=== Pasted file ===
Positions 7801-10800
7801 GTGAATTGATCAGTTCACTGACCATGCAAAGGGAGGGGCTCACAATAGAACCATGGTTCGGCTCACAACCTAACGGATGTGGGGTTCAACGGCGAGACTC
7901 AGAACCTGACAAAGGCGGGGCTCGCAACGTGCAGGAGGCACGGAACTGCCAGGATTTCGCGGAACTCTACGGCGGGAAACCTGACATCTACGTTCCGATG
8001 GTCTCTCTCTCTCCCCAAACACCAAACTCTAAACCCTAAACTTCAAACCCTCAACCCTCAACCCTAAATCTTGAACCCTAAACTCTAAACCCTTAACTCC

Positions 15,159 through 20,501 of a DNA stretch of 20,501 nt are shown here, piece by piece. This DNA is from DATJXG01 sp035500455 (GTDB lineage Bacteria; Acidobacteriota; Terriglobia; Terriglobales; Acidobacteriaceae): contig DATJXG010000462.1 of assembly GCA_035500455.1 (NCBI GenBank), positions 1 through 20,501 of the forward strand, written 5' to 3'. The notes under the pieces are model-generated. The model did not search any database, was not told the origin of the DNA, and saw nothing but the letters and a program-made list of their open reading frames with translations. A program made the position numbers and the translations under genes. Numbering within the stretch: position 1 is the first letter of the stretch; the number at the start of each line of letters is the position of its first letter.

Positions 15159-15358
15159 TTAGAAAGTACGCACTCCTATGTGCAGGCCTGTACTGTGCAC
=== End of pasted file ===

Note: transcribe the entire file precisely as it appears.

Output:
Positions 7801-10800
7801 GTGAATTGATCAGTTCACTGACCATGCAAAGGGAGGGGCTCACAATAGAACCATGGTTCGGCTCACAACCTAACGGATGTGGGGTTCAACGGCGAGACTC
7901 AGAACCTGACAAAGGCGGGGCTCGCAACGTGCAGGAGGCACGGAACTGCCAGGATTTCGCGGAACTCTACGGCGGGAAACCTGACATCTACGTTCCGATG
8001 GTCTCTCTCTCTCCCCAAACACCAAACTCTAAACCCTAAACTTCAAACCCTCAACCCTCAACCCTAAATCTTGAACCCTAAACTCTAAACCCTTAACTCC

Positions 15,159 through 20,501 of a DNA stretch of 20,501 nt are shown here, piece by piece. This DNA is from DATJXG01 sp035500455 (GTDB lineage Bacteria; Acidobacteriota; Terriglobia; Terriglobales; Acidobacteriaceae): contig DATJXG010000462.1 of assembly GCA_035500455.1 (NCBI GenBank), positions 1 through 20,501 of the forward strand, written 5' to 3'. The notes under the pieces are model-generated. The model did not search any database, was not told the origin of the DNA, and saw nothing but the letters and a program-made list of their open reading frames with translations. A program made the position numbers and the translations under genes. Numbering within the stretch: position 1 is the first letter of the stretch; the number at the start of each line of letters is the position of its first letter.

Positions 15159-15358
15159 TTAGAAAGTACGCACTCCTATGTGCAGGCCTGTACTGTGCAC